Members of the young Jewish community attend a commemoration ceremony for Holocaust victims in front of the synagogue in Vienna [File].
(photo credit: REUTERS)
‘Because I remember, I despair. Because I remember, I have the duty to reject despair,” the Holocaust survivor and Noble Prize laureate Elie Wiesel said.
This profound quote comes to mind as we mark Holocaust Remembrance Day amid a new burst of anti-Semitism among mainstream political leaders in Europe which has unabashedly come out in the open seven decades after the end of World War II.
The Western world has long pledged “Never Again” but for years now Holocaust denial and calls for the eradication of the State of Israel have become almost de rigueur in our region, with many in the West turning a blind eye to such outbursts of venomous animosity and incitement.
This centuries-old hatred has now come full circle in Europe, with the outrageous remarks by British politicians from the UK’s Labour Party, where shameless anti-Semitism has been outed after years of being veiled under a veneer of anti-Israel activities such as the boycott Israel movement known as BDS.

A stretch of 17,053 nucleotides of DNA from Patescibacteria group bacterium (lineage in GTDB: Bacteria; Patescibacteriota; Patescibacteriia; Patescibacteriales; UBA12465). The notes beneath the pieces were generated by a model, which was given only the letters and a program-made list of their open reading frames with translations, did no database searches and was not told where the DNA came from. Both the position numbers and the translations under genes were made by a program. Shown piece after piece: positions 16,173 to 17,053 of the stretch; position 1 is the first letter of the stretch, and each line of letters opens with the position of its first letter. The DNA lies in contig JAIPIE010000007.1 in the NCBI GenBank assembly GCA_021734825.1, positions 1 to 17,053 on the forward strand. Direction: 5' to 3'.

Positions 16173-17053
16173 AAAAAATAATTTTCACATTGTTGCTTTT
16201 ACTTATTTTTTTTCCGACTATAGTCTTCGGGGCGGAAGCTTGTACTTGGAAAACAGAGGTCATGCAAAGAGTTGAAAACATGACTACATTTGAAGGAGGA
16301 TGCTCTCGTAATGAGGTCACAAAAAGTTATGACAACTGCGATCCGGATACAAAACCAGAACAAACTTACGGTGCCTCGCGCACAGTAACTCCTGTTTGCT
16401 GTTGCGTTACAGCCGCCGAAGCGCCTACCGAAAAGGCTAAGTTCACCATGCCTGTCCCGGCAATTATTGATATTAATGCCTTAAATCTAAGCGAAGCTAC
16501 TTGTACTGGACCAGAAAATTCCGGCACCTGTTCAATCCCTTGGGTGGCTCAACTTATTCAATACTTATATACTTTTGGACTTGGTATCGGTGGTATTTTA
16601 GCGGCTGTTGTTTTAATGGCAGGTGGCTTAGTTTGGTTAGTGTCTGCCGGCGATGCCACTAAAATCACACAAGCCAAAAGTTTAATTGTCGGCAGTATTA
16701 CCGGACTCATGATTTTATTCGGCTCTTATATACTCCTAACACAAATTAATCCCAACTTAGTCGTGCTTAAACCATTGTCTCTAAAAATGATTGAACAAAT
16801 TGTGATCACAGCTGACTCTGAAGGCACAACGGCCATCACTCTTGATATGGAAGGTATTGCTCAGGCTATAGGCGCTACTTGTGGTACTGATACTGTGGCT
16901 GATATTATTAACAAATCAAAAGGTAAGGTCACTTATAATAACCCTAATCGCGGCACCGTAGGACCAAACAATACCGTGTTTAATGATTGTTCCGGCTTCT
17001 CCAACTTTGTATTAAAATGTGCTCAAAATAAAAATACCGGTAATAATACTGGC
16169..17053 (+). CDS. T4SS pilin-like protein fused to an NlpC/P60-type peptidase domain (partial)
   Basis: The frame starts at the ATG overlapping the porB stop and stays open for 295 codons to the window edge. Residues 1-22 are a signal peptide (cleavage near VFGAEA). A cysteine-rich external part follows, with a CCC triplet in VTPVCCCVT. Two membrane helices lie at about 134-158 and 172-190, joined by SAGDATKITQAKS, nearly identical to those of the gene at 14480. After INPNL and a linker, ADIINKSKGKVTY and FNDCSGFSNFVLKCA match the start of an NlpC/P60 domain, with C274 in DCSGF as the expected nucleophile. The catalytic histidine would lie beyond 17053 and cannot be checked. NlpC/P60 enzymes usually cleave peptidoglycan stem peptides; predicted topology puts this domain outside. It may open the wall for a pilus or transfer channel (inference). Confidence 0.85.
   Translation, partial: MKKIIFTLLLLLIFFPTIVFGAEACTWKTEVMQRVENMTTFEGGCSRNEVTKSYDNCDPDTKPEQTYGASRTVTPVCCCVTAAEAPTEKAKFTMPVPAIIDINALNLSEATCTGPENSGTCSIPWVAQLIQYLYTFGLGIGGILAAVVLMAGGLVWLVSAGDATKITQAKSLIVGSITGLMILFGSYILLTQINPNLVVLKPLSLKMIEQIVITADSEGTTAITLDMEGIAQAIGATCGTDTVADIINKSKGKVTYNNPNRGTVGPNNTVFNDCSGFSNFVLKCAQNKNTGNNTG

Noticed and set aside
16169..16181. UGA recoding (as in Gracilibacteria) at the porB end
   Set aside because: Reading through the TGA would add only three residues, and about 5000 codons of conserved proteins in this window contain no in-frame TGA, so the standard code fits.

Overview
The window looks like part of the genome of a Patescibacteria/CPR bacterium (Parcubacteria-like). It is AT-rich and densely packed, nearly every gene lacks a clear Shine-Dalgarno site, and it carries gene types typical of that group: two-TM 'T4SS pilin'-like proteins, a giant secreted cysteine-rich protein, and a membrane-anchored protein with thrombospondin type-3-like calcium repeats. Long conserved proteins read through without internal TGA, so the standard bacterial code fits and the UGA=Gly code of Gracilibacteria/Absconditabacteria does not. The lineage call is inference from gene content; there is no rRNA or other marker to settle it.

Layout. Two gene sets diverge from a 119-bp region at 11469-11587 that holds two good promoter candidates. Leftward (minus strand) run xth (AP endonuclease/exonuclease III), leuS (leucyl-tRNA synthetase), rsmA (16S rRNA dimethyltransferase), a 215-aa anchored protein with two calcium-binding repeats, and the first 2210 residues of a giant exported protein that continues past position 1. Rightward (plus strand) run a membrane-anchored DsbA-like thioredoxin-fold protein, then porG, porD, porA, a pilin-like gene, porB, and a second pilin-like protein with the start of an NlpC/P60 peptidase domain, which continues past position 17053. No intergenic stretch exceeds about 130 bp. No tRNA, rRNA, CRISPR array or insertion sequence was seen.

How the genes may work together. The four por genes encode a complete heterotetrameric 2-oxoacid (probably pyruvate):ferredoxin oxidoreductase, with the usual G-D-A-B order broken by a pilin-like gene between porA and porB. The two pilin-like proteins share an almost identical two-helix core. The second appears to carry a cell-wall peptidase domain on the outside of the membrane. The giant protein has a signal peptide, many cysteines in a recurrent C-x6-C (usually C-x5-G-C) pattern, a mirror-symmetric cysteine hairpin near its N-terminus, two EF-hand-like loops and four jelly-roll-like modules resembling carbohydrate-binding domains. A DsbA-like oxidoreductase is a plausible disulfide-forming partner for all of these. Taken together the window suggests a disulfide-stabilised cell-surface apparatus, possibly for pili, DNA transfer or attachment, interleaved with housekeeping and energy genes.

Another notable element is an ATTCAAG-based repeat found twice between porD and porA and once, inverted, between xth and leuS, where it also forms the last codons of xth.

That this should be coming from the country that in 1940 stood valiantly alone against the onslaught of Hitler boggles the mind.
“How the mighty have fallen,” we read in the Book of Samuel.
Every passing year, it becomes increasingly clear that first and foremost we must rely on ourselves to ensure “Never Again.”
This week, just days before we mark Holocaust Remembrance Day, dozens of elderly Holocaust survivors made their way to a special bar and bat mitzvah ceremony at the Western Wall, the retaining wall around the Temple compound, which, in fodder for the worst anti-Semites in history, UNESCO declared is devoid of any Jewish connection.
The special and moving event, which was sponsored by my ministry in coordination with the Western Wall Heritage Foundation and attended by the survivors and their families, sought to give them back a sliver of their stolen childhood.
Their presence at the Western Wall is the unequivocal proof of their victory – of our victory – over the penultimate evil.
Eighty years ago the Jews the world over thought the State of Israel a fantasy, a dream.
What they would have given to be part of this country.
Today, we are living that dream.
It is 68 years old. But it is also 2,000 years of exile and yearning: as old as the dream of the Jewish people to return their homeland.
And we take part in that dream – in building it, securing it, and ensuring “Never Again.”
The writer is Israel’s Minister for Social Equality.